US Ambassador re-opens museum five years before Mayflower 400 anniversary

Councillor Evans and Ambassador Barzon unveil plaque in Mayflower Museum

Councillor Evans and Ambassador Barzun unveil plaque in Mayflower Museum

US Ambassador to the UK Matthew Barzun officially opened the newly refurbished Mayflower Museum on Plymouth’s Barbican during his two day visit to the city.

The Ambassador and Council Leader Tudor Evans unveiled a plaque in the waterfront museum, which is immediately opposite the Mayflower Steps where the Pilgrims set off 395 years ago.

The Ambassador was in Plymouth to meet the leadership group responsible for planning the Mayflower 400 events, for which Plymouth is the lead city in the UK.

During his visit he met with students, young people and business representatives and visited sites connected to the historic voyage to the United States.

Ambassador Barzun visits US war memorial in Saltash Passage

Ambassador Barzun visits US war memorial in Saltash Passage

He also paid his respects at a memorial to US servicemen in Saltash Passage, where V and V11 Corps of the United States Army set off for the beaches of Normandy in June 1944.

The Ambassador’s visit to Plymouth is a high point to date in the Mayflower 400 campaign, which ultimately seeks to invite all US presidents past and present to stand on the Mayflower steps in 2020.

It also coincided with the launch of the Mayflower 400 website and a national Mayflower education pack which is being distributed to schools in all 11 English towns and cities that make up the Mayflower 400 Compact.

Adrian Vinken OBE, chair of the Mayflower 400 Leadership Group, said: “We were honoured to welcome Ambassador Barzun to Plymouth and delighted to learn that he shares our passion for the whole international Mayflower 400 project.

“It demonstrates that the ‘special relationship’ we share with the United States, which owes its origins to the Mayflower and the values of individual freedom and self-government which it embodied, is as relevant and strong as ever.”

Adrian Vinken, Ambassador Barzun and Councillor Evans at the top of the Mayflower Steps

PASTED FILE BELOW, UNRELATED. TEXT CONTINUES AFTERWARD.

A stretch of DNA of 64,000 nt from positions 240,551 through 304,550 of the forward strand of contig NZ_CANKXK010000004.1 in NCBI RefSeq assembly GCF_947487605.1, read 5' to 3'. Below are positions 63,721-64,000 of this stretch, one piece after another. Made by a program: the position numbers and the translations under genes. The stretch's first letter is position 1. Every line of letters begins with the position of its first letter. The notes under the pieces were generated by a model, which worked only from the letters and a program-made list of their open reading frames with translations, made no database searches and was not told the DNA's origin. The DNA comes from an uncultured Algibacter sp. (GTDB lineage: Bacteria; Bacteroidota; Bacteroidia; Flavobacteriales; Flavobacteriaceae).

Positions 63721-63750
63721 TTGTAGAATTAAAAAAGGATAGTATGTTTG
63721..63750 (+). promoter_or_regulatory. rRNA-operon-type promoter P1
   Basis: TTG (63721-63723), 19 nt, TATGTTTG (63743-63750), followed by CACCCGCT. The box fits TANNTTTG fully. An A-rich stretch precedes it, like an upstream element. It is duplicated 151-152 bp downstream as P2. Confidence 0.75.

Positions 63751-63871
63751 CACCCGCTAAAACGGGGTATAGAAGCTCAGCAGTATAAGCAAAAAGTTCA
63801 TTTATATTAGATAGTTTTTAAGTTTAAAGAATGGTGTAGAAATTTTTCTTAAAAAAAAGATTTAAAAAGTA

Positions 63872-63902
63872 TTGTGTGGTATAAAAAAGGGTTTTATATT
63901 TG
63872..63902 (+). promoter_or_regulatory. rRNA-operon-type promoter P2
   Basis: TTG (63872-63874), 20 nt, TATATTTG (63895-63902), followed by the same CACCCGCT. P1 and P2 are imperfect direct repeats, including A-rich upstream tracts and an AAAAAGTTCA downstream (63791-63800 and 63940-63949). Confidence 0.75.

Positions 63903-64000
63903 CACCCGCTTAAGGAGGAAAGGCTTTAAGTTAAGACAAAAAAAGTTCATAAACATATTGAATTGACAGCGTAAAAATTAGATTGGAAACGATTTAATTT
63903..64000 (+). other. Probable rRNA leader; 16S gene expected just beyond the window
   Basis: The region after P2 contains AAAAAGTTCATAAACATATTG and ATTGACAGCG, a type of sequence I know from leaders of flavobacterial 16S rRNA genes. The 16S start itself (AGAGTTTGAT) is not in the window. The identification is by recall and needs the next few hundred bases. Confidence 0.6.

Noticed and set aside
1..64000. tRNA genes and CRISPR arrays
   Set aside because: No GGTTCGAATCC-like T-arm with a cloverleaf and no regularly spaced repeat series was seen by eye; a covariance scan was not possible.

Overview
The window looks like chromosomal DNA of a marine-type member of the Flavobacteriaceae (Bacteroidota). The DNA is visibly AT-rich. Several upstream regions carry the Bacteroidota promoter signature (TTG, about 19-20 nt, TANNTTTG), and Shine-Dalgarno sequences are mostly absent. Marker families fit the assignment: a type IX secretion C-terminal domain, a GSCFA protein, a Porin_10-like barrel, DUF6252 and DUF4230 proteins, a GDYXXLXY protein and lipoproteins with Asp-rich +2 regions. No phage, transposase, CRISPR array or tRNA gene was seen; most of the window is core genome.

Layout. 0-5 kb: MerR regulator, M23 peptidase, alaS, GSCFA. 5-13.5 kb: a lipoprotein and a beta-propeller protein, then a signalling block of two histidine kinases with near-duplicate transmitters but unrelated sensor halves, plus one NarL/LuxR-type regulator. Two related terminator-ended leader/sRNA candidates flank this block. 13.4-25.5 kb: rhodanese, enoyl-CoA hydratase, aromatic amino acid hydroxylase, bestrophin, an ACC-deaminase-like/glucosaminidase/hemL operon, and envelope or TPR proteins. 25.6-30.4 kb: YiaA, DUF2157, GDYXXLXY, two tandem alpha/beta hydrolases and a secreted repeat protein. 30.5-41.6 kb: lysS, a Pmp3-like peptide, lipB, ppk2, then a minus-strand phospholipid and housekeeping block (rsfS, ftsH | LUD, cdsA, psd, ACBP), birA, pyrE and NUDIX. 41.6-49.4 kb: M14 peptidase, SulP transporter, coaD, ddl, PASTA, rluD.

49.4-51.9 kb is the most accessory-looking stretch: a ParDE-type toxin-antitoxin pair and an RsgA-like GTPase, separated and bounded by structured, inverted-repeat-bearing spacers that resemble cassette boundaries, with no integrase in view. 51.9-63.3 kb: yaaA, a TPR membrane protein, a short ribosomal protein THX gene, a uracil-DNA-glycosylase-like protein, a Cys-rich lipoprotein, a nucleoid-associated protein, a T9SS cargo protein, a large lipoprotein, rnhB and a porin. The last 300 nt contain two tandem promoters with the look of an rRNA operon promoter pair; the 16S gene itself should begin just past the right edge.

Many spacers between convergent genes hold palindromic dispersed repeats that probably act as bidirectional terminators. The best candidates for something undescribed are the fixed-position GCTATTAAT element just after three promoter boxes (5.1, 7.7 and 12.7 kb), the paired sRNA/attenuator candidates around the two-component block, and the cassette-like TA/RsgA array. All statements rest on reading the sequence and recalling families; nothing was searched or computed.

Adrian Vinken, Ambassador Barzun and Councillor Evans at the top of the Mayflower Steps

“Ambassador Barzun was very enthusiastic to learn about our plans and is keen to ‘spread the word’ about the importance of the anniversary and the opportunities in provides on both sides of the Atlantic.”

Council Leader Tudor Evans wrote to the Ambassador last year inviting him to the city and a delegation from Plymouth to the USA in March visited the State Department to discuss Mayflower 400 and the international opportunity that the commemoration represents.

Councillor Evans said: “We’re delighted that Ambassador Barzun came to Plymouth almost exactly five years before this hugely important anniversary. The sailing of the Mayflower is arguably one the most influential single voyages in the history of the world and the spirit of that voyage and the beliefs that motivated it led to the creation of the most powerful nation on earth.

“We were able to discuss our plans with the Ambassador and he shared our excitement about the lasting potential for this anniversary on both sides of the Atlantic.

“It was also great to be able to share some of the many connections between Plymouth and the United States both past and present and show him the city where it all started.”

Ambassador Barzun said: “I love that the groups on both sides of the Atlantic are not just working behind the scenes for one big event on 16 September 2020, which will be a special day, but are spending time between now and then to give the project more momentum that can continue well beyond 2020.”

The Ambassador, who walked the Mayflower Trail in the Barbican and visited the Royal Navy base, said he would be recommending Plymouth to others.

“It’s worth coming here for the history and it’s worth coming for the vibrant things that are happening now,” he said. “You can see there’s an energy here, which is contagious.”